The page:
Should you leave or stay in your relationship?

If you are asking yourself whether or not you should leave your relationship, that in itself should be a red flag. But breaking up isn’t so simple, especially if you have kids. Asking your friends for advice might leave you even more baffled. So, instead of bending your friends’ ears for advice you probably won’t take anyway, here are some questions to ask yourself if you’re considering breaking up with your partner:

Do you love him?
Is he fulfilling your expectations in terms of what you want in a partner?
Do you enjoy the time you spend together?
Is he dependable and trustworthy?
Do you see yourself happily growing old with him?

Of course, no one is going to fulfill all of your needs and it’s unrealistic to believe the perfect partner even exists. But answering the above questions is a good start. Keep in mind that lust eventually fades away and what is left is love and care—or nothing at all. You should also be aware that your spouse cannot take on all the roles in your life, nor should he; he can’t simultaneously be a lover, husband, best friend, and parent to you.

Following are some considerations that may help you make the decision to stay or leave your current relationship.

BAD REASONS TO STAY

  • Guilt: Would you want someone to stay with you out of pity? Of course not! So, don’t stay because you’re afraid of hurting him.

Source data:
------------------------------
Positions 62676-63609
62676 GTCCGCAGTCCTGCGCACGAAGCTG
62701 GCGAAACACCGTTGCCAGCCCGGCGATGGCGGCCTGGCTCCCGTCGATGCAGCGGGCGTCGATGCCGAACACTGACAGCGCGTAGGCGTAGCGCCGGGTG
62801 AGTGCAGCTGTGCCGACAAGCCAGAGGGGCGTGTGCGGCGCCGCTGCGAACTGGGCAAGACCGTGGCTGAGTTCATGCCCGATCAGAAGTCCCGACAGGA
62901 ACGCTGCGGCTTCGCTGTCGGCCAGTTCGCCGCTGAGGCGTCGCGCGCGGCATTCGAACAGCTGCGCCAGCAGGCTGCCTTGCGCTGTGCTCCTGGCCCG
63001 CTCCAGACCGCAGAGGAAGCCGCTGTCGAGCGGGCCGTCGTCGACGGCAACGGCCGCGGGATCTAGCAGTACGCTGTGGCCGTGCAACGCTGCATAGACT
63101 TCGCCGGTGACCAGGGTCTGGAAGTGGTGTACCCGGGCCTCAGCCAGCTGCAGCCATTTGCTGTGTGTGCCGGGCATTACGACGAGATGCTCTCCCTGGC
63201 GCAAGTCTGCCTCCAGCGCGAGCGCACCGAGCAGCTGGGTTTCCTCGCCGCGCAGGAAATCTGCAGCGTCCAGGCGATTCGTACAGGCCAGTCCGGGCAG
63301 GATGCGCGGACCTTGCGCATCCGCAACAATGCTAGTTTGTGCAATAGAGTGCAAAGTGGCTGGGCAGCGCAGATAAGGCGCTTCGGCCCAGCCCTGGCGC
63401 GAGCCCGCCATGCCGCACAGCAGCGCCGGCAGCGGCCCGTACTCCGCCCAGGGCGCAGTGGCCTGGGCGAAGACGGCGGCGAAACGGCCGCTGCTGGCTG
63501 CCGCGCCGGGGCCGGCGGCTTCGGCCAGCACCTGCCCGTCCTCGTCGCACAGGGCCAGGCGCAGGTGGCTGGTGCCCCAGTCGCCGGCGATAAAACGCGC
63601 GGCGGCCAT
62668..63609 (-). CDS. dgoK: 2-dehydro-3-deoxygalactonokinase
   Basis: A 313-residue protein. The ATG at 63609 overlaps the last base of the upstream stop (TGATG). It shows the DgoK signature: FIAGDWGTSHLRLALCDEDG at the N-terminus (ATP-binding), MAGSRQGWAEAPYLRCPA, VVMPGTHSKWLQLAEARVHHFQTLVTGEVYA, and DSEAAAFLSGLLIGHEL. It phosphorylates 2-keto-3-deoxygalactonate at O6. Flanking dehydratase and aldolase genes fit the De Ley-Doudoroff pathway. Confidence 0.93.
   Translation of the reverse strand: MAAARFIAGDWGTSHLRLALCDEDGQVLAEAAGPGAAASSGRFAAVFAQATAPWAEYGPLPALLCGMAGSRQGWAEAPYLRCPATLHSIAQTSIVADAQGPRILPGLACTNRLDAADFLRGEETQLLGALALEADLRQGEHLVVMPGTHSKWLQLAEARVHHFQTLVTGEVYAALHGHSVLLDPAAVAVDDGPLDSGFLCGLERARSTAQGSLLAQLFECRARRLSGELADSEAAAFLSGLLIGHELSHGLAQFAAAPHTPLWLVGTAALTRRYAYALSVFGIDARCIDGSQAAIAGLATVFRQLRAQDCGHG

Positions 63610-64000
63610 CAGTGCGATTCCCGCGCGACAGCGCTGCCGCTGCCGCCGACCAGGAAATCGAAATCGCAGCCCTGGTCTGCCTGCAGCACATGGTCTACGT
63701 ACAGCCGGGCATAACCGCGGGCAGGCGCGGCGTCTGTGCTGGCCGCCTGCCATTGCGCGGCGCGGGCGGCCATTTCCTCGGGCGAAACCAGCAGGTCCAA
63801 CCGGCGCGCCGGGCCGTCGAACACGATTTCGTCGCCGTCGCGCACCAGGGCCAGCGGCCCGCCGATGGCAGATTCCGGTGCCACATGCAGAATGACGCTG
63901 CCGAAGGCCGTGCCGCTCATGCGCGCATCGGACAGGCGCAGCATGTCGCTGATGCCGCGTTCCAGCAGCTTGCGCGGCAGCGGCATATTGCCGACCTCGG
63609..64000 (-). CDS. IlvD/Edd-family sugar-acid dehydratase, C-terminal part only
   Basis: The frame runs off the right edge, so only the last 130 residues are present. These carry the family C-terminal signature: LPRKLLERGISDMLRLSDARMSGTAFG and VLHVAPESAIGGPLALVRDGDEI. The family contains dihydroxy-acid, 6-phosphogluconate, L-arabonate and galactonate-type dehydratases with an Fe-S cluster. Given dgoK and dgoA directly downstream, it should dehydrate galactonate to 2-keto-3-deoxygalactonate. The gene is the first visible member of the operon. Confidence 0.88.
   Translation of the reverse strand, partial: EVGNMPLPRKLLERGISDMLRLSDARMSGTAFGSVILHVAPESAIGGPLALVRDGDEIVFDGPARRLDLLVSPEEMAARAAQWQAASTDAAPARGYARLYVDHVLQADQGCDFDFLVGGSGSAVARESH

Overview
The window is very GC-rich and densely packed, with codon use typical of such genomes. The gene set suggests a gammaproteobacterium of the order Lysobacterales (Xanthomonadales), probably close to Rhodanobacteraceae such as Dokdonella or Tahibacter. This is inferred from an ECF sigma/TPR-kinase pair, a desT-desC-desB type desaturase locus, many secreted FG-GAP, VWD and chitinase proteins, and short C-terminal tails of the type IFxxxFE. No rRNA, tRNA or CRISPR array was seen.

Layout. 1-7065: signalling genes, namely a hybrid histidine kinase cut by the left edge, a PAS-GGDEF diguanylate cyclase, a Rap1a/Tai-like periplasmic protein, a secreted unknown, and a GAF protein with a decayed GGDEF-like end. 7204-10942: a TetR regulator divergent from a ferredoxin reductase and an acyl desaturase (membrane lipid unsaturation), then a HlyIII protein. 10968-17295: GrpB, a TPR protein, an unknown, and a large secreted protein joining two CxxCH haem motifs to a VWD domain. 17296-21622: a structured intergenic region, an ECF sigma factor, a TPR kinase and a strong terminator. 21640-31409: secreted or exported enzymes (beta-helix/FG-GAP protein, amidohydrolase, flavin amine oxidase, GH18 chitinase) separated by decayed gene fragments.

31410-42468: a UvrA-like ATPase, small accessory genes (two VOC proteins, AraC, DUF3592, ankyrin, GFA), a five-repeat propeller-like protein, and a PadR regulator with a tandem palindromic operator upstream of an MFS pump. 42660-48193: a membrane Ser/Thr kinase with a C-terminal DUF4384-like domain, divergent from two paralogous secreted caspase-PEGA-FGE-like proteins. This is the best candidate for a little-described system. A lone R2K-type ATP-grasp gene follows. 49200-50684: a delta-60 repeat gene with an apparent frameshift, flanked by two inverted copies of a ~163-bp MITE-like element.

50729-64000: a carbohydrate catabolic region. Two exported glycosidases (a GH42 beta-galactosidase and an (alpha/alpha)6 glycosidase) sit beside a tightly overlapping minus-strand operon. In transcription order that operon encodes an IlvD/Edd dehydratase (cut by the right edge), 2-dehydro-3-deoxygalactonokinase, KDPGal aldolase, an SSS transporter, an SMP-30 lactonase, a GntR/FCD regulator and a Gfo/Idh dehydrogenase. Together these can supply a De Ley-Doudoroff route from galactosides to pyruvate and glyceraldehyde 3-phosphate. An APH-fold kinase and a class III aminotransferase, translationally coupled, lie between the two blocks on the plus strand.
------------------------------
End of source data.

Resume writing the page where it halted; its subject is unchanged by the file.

• Fear: Once you get out of a bad relationship, you discover it’s not that bad, after all! The problem is that we often anticipate and fear of being lonely. Turn to friends and family for support, and you will be fine.
  • Money: Money is an issue, especially if you have children and if you happen to be a stay-at-home mom. Nevertheless, there are ways to get by, especially if you are able to end the relationship amicably. You should file for child support if you need it. There is also help out there for single moms until you get back on your feet.

GOOD REASONS TO STAY

  • Tough Times: You or your spouse are going through a rough patch, got laid off, had a death in the family, or any other event that could cloud your better judgment. Wait it out and, when you are over your grief, reevaluate the situation.
  • Love: You love and respect each other but may be experiencing the 7-year itch. Perhaps counseling would help. Don’t wait until it’s too late. Most people go to therapy when their relationship is beyond repair.
  • Trust & Friendship: If you trust your partner and have a good friendship, maybe it’s time to revisit your sex life, and find ways to spark it up.
  • Family: Children can put a huge strain on any relationship. The first few years of parenthood are tough on the couple. If you make it through those, you may establish an even stronger bond than you had before.

Read the rest of the article at MAMIVERSE.COM

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